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Hackers can compromise your Android phone with a single image file

Published Feb 7th, 2019 10:31AM EST
Android Security Update
Image: YouTube

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Opening a single image in PNG format may be enough for your Android phone to be compromised by hackers, and that’s regardless of how tech-savvy you might be. That’s because a vulnerability in Android from versions 7.0 to 9.0 will allow hackers to run code on your smartphone or tablet after you’ve looked at the image. And you’d have no way of knowing you’ve been targeted.

The news comes directly from Google’s newest security update , which mentions the critical PNG vulnerability in Android:

The most severe of these issues is a critical security vulnerability in Framework that could allow a remote attacker using a specially crafted PNG file to execute arbitrary code within the context of a privileged process. The severity assessment is based on the effect that exploiting the vulnerability would possibly have on an affected device, assuming the platform and service mitigations are turned off for development purposes or if successfully bypassed.

As ZDNet explains, Google declined to reveal the technical details of the exploit in an effort to mitigate the risk of attack. It’s also unclear what an attacker would be able to do with the help of this security vulnerability. Furthermore, there are no current reports of the PNG issue being exploited in the wild (which isn’t surprising considering victims likely won’t even realize they’ve been targeted), but the risk remains as long as your Android device doesn’t get the latest security updates.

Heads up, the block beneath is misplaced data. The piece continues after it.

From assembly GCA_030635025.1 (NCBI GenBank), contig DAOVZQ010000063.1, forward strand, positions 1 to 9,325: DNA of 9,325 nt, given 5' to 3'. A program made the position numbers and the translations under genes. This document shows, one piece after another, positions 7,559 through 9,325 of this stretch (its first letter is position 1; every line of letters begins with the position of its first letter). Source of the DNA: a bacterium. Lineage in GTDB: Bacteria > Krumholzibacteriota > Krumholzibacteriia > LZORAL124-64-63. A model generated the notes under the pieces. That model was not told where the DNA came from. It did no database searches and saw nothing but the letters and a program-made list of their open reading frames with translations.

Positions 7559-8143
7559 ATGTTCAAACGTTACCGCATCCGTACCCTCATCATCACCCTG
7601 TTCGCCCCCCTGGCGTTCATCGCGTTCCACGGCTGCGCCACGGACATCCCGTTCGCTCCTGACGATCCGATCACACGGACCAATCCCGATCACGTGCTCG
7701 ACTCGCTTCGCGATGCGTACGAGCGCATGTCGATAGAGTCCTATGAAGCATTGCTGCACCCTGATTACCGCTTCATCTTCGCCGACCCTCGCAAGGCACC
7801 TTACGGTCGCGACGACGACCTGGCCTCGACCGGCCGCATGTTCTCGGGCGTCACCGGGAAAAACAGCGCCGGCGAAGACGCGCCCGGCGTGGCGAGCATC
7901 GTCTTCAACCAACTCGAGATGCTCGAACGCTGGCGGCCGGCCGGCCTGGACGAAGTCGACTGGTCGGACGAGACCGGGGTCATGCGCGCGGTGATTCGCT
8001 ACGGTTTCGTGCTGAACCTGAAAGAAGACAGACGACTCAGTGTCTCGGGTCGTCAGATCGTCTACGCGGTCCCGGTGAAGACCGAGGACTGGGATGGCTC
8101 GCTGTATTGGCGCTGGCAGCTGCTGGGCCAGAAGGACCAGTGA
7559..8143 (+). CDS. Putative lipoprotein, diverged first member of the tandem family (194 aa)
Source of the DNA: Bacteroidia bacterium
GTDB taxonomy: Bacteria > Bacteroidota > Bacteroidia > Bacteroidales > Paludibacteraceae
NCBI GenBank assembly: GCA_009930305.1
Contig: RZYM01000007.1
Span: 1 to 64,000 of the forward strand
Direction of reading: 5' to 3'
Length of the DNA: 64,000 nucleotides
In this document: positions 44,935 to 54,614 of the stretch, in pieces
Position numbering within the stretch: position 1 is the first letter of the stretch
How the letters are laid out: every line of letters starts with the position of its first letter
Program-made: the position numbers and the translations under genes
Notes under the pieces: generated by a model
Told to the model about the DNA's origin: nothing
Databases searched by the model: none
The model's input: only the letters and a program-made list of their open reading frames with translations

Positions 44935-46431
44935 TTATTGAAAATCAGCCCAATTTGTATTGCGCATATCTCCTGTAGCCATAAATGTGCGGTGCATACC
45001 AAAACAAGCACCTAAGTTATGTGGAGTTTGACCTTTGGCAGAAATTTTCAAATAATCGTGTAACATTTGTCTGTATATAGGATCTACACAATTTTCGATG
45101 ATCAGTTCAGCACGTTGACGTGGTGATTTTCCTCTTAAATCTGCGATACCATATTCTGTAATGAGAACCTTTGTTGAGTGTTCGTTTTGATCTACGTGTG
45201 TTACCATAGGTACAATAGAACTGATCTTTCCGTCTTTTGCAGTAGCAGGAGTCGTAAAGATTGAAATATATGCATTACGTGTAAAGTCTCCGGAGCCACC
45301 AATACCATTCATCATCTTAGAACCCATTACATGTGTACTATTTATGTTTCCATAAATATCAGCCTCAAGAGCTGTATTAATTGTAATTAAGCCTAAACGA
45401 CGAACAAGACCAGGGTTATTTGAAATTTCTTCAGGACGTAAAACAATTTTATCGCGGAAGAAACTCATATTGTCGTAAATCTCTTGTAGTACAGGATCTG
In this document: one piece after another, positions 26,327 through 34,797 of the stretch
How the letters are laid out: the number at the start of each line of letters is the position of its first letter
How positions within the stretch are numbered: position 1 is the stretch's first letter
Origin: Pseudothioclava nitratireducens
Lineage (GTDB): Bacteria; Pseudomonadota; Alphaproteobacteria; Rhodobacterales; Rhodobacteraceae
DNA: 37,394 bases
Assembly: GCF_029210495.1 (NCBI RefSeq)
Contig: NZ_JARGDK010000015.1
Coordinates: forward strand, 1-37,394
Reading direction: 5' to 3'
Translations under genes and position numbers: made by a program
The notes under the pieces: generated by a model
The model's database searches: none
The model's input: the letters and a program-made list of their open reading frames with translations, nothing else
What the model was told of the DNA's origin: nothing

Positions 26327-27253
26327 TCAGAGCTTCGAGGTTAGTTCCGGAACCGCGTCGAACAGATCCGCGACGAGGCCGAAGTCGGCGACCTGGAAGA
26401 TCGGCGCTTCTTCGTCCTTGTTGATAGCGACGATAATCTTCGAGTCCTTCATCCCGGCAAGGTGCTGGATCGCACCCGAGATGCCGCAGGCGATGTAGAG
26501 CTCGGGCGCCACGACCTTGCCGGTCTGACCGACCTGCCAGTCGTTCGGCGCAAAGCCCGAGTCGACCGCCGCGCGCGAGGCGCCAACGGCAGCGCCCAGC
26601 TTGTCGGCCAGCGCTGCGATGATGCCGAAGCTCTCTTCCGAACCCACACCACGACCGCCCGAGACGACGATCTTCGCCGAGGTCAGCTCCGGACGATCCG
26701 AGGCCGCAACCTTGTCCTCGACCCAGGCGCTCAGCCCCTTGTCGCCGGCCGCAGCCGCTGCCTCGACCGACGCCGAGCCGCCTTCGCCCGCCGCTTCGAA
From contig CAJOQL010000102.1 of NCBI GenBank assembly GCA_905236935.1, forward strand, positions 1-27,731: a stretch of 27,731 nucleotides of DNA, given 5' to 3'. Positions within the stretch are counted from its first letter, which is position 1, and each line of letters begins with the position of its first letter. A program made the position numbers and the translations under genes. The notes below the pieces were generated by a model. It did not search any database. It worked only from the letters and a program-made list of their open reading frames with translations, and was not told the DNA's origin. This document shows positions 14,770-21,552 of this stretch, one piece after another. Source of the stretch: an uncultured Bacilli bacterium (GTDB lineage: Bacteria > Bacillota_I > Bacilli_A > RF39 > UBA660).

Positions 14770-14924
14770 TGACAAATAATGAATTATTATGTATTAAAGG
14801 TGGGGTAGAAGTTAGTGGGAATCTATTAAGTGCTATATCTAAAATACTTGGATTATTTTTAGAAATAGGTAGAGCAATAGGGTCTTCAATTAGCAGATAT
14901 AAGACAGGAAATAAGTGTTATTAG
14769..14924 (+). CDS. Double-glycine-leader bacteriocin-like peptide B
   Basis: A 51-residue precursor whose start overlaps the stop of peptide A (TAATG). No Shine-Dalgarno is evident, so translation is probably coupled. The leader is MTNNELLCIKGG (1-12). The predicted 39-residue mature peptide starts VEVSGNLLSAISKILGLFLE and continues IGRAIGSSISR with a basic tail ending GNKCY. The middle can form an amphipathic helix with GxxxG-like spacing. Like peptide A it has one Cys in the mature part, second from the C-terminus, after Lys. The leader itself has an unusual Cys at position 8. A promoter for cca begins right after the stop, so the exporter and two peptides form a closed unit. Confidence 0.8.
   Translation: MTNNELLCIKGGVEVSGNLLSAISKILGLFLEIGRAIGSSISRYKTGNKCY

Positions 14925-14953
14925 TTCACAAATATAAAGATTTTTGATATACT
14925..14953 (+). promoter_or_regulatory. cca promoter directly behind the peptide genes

Google has already patched the security issue and the patches were pushed to the Android Open Source Project (AOSP) repository. As always, make sure to update your Android device to the latest available version of Android as, and that you download the security updates as soon as you get any notifications. You can also try to limit the exposure to a potential hack by not opening any PNG files until you’ve updated your phone. Read more about the matter in Google’s February 2019 security bulletin.

Chris Smith Senior Writer

Chris Smith has been covering consumer electronics ever since the iPhone revolutionized the industry in 2008. When he’s not writing about the most recent tech news for BGR, he brings his entertainment expertise to Marvel’s Cinematic Universe and other blockbuster franchises.

Outside of work, you’ll catch him streaming almost every new movie and TV show release as soon as it's available.

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